An emergency exercise has exposed serious weaknesses in Britain’s ability to cope with a catastrophic motorway pileup in which a nuclear bomb convoy burns and spreads a cloud of radioactive contamination over nearby communities. An internal report released by the Ministry of Defence reveals that the emergency services faced “major difficulties” in responding to the mocked-up accident near Glasgow because they had no help from MoD weapons experts for more than five hours. At times the response, which involved 21 agencies, was disorganised, the report says. Heated disputes with ambulance staff over how to handle casualties contaminated with radioactivity at the crash site caused “considerable delay”, resulting in one victim being declared dead. Other problems included outdated, paper-based communications systems, poor mobile phone signals, conflicting scientific advice on health hazards and confusion over radiation monitoring. A Glasgow Labour councillor, Bill Butler, who chairs the nuclear-free local authorities group in Scotland, said the exercise rang alarm bells. “I urge the MoD to take the outcomes of this exercise very seriously and work more closely with local authorities and the emergency services to resolve these planning gaps,” he said.
Guardian 12th June 2013 read more »
STV 12th June 2013 read more »
Key information about the progress of many of the UK government’s most costly projects is being withheld by the energy department, the Guardian has found. In contrast to all other government departments, the Department of Energy and Climate Change (Decc) is refusing to release progress reports for 12 out its 13 major projects, which include the green deal for energy-efficient homes, smart meters, electricity market reform, new nuclear power stations and its nuclear waste storage programme. As a result, there is no way for the public to know if these projects are running over-budget, over-time, or have been granted “red” status, meaning “successful delivery of the project appears to be unachievable”. Many of the Decc projects have been delayed or suffered other setbacks, such as Cumbria’s county council voting against hosting a deep nuclear waste store. Alexandra Runswick, deputy director of Unlock Democracy, which campaigns for greater government accountability and transparency, said: “We know from our own investigations that there is a particular problem with Decc in terms of its intimate links to industry, with numerous industry staff working on secondment within the department itself and advisers moonlighting as industry lobbyists. When relations have got this cosy between government and industry, there is a need for far greater transparency, not less.”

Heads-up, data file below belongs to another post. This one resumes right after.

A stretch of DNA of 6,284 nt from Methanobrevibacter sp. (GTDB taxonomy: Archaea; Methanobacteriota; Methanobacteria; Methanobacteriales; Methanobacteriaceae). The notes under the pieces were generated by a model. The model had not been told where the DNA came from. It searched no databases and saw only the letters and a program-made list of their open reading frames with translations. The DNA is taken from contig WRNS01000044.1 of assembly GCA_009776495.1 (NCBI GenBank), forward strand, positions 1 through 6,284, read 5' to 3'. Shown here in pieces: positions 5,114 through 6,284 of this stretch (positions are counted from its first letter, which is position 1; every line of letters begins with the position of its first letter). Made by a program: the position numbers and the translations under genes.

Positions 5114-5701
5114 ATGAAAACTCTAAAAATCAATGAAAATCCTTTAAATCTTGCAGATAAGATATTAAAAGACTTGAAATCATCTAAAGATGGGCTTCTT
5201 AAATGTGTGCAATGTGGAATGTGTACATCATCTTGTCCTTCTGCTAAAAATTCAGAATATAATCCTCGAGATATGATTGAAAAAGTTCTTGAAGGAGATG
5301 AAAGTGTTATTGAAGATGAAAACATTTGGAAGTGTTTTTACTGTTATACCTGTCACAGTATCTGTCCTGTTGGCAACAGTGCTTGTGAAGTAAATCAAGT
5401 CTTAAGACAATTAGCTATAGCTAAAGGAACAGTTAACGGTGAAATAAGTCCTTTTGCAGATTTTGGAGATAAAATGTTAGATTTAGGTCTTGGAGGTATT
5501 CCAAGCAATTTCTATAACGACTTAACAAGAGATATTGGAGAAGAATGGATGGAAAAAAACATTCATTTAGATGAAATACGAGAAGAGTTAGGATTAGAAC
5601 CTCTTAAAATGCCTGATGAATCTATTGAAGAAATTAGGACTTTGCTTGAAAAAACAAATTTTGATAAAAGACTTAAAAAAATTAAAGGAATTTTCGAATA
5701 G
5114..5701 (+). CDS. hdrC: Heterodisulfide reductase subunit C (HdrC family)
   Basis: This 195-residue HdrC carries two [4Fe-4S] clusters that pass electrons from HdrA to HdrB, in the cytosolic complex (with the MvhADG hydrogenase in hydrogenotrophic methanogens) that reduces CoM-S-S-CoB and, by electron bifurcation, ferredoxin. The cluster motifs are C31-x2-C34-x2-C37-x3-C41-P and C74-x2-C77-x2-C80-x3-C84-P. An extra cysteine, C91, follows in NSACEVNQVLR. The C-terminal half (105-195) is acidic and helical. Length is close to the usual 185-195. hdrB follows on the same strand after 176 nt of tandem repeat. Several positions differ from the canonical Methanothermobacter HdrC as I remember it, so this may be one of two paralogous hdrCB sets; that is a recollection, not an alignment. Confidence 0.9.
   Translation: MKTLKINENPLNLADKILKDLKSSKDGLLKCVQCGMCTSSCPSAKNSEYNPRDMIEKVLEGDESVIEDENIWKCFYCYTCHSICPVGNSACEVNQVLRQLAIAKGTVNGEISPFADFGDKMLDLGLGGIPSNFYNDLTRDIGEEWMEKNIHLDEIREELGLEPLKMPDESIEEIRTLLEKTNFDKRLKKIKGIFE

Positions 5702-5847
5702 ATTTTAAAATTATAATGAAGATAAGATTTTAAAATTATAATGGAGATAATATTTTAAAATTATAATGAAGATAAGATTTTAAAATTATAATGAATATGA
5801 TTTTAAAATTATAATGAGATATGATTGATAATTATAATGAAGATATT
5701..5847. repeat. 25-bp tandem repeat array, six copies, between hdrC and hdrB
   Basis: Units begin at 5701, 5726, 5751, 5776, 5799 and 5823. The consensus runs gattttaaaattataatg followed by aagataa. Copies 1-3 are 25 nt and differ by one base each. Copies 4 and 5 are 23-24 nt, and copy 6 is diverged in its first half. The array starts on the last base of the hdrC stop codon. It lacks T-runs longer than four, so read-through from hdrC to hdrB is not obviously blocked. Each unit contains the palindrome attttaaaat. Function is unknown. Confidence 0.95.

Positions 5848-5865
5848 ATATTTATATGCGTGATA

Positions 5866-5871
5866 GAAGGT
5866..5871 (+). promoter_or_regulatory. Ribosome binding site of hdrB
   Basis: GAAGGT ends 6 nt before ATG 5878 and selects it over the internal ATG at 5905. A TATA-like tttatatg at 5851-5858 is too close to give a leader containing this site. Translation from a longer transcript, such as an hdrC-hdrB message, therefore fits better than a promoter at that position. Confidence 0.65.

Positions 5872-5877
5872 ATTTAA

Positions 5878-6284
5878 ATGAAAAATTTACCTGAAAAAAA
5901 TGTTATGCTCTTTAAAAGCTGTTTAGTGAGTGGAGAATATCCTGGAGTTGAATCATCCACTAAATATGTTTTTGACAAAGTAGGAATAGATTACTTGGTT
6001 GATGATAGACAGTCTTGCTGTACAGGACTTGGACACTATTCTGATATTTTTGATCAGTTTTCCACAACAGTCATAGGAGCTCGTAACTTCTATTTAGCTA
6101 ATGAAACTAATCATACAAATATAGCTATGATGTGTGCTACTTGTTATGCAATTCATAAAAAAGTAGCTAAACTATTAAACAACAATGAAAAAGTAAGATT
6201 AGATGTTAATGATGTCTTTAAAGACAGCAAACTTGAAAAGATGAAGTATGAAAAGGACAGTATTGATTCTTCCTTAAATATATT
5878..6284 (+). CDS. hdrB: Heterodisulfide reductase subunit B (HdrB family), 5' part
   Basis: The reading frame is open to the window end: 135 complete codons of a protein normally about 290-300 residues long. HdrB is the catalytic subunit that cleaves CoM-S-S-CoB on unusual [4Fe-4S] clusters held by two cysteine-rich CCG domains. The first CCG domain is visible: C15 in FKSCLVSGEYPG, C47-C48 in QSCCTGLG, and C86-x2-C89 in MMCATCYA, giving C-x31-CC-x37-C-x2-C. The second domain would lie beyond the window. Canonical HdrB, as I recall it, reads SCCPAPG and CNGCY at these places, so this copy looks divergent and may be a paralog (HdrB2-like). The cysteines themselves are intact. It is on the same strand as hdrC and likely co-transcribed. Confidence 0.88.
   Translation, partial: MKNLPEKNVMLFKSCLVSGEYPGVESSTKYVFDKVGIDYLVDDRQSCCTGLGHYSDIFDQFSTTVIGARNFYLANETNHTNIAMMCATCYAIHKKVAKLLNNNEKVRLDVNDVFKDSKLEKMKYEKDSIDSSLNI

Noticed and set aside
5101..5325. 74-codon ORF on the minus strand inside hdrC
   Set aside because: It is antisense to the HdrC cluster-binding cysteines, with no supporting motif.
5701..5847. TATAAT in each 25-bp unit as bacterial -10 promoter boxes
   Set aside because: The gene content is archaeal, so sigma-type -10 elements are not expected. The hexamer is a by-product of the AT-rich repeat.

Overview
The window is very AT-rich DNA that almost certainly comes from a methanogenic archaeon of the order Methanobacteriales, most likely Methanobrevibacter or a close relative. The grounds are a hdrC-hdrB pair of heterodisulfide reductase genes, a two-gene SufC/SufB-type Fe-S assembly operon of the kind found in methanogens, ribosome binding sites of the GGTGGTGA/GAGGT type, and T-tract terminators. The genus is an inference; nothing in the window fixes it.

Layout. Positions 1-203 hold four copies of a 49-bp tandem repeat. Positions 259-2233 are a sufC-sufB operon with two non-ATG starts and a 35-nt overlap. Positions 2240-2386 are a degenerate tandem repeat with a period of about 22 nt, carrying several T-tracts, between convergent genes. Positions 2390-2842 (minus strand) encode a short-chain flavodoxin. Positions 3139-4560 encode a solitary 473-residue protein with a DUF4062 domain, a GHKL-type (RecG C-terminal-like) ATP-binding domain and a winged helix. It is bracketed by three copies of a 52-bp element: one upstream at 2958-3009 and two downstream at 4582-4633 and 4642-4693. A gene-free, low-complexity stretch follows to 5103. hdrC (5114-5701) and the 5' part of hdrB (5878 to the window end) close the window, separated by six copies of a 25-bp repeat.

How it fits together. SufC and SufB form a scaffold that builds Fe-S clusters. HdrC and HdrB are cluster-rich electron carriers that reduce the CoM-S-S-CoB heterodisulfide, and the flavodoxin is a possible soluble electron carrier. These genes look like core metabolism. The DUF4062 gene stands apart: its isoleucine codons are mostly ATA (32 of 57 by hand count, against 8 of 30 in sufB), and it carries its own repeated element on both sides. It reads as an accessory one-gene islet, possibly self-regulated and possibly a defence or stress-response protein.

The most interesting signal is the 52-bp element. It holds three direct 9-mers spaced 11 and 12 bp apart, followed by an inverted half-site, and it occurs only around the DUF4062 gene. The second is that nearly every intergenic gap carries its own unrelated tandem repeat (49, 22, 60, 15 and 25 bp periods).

Guardian 12th June 2013 read more »
Sarah Newton, Conservative MP for Truro and Falmouth: Every day I speak to families concerned by the rising cost of living. They tell me that it is energy bills that are hitting the hardest. The carbon-based energy sources we have relied upon for decades are becoming more difficult to extract, more expensive to buy, and are frequently affected by the swings of an increasingly volatile international energy market. If we are to liberate households from rising energy prices, we must first liberate our energy supply from the international carbon market. To do this we must develop a comprehensive domestic energy package, drawing on a range of renewable technologies. This week the Energy Bill set out a plan for the future. A plan for renewing our ageing energy infrastructure so that it is fit for the 21st century. This week Regen SW published a renewable manifesto. The Manifesto for the South West sets out a comprehensive plan to secure further growth in local green industries, with the aim of creating a further 34,000 jobs. Delivering lasting energy security for our country and keeping energy bills down is a huge challenge but one with a great deal of opportunity for the UK to innovate and generate new technologies and new jobs.